Poetry: A New Yorker Misses Durga Puja and Elsewhere by Amlanjyoti Goswami


Durga Puja is celebrated by Bengalis and Assamese with much colour and fanfare all over the world, with the same spirit as Chinese New Year, Id (Hari raya) or Christmas. It starts this year from the October 4th evening and continues to October 9th. Here are two poems written by Amlanjyoti Goswami for this occasion.

A New Yorker Misses Durga Puja

I do not miss much

But sometimes

Stopping by the 45th and 5th

When my avenues and streets get mixed up

I look up

See towers in steel

Hear the giant rumbling

A little feeling enters me

Like a hotdog crumb between my teeth

And I feel

What they must feel…

 

The crowd heaving, thunder drums, evening lamps

The goddess with those fiery eyes.

 

But the moment passes.

I walk on.

A train to catch, a deadline nearing…

 

Later, I look out of the window,

The sky – from my 49thfloor

Too dark to touch.

 

The same crowd floats free

Laughter on the streets, khichdi* for lunch

 

My dreams laden with tomorrow,

Climbing the plane’s ladder,

 

Not looking at those behind me

 

Elsewhere

I have seen Puja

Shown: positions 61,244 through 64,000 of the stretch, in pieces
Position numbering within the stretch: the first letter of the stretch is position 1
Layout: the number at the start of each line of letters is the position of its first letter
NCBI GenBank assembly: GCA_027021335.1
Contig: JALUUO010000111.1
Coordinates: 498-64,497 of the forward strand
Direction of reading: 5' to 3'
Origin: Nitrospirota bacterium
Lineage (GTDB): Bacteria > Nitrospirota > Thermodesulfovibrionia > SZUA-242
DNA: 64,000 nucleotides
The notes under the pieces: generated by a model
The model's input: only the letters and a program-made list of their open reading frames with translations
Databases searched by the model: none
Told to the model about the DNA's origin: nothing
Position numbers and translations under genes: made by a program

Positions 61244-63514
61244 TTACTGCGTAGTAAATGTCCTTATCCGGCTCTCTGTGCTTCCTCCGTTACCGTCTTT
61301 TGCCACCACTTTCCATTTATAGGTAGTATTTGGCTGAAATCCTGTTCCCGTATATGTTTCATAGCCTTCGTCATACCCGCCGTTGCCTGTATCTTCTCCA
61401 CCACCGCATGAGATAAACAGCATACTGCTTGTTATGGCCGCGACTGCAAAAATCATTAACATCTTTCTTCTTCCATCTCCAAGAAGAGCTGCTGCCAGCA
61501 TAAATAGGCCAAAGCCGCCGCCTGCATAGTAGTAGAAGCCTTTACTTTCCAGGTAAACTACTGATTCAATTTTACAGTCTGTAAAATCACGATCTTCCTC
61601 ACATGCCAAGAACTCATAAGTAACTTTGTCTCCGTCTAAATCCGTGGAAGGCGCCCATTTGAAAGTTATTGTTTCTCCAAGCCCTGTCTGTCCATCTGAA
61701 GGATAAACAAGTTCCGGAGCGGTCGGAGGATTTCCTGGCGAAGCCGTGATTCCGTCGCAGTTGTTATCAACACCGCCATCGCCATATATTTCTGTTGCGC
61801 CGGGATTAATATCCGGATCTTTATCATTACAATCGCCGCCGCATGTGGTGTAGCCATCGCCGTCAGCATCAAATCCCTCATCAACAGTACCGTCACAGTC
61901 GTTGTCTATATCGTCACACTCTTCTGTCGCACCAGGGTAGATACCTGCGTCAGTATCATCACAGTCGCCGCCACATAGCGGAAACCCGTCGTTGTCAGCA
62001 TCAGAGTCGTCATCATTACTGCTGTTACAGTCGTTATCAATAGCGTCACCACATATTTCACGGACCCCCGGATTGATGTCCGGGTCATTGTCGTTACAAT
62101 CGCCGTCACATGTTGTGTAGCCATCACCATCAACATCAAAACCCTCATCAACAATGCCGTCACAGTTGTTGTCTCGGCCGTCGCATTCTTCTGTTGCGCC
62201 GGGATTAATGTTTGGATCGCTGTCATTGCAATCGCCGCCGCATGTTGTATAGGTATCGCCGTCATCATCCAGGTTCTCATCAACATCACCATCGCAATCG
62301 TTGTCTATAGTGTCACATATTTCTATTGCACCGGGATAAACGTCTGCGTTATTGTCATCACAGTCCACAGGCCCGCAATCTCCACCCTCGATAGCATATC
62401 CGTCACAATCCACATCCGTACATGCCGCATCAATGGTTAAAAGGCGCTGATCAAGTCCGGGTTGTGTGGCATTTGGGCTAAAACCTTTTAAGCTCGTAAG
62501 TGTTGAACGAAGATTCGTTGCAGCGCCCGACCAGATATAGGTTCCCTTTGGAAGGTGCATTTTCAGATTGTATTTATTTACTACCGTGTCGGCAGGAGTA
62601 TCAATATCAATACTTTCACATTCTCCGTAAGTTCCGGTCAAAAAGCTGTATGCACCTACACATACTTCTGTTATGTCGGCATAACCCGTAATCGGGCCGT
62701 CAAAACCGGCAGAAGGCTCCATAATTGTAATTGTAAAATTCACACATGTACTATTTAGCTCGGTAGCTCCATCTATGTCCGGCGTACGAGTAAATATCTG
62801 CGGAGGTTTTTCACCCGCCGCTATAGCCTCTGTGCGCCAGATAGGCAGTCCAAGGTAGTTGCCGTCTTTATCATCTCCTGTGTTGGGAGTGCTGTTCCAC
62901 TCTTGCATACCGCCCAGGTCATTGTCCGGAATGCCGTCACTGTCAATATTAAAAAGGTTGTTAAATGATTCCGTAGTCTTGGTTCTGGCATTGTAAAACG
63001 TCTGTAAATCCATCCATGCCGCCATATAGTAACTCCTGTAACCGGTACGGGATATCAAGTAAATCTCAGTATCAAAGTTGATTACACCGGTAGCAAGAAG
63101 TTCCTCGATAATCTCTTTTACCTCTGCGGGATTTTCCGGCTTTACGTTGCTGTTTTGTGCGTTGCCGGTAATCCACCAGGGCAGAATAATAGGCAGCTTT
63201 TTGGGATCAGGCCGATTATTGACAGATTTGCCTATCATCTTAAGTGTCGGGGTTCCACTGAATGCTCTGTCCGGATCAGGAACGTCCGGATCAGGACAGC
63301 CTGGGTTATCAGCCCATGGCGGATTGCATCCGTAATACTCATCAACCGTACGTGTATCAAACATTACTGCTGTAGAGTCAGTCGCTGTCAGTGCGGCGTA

Laughing, wailing.

 

Puja that stops traffic

Makes tears flow

 

Here, the goddess isn’t even looking

 

I came from so far away

Its already time to go.

 

A closed hall is no puja, mother

 

But this is all we have.

 

Be in your own land then

Your place is elsewhere.

 

Birds cross the ocean with giant feet

Forget their large flapping wings

 

The next station is Tooting Broadway.

Would you like to go there tonight?

 

* Khichdi — A porridge made of rice and pulses.

 

 

 

 

Amlan_picPoetrywala has just published Amlanjyoti Goswami’s collection of poems, River Wedding. His poems have been published in India, the UK, Nepal, Bangladesh, Hong Kong, USA, South Africa, Kenya and Germany, including the anthologies, ‘40 under 40: An Anthology of Post Globalisation Poetry (Poetrywala) and ‘A Change of Climate’ (Manchester Metropolitan University, Environmental Justice Foundation and the University of Edinburgh). His poems have also appeared on street walls of Christchurch, exhibitions in Johannesburg and buses in Philadelphia. He grew up in Guwahati, Assam and lives in Delhi.

 

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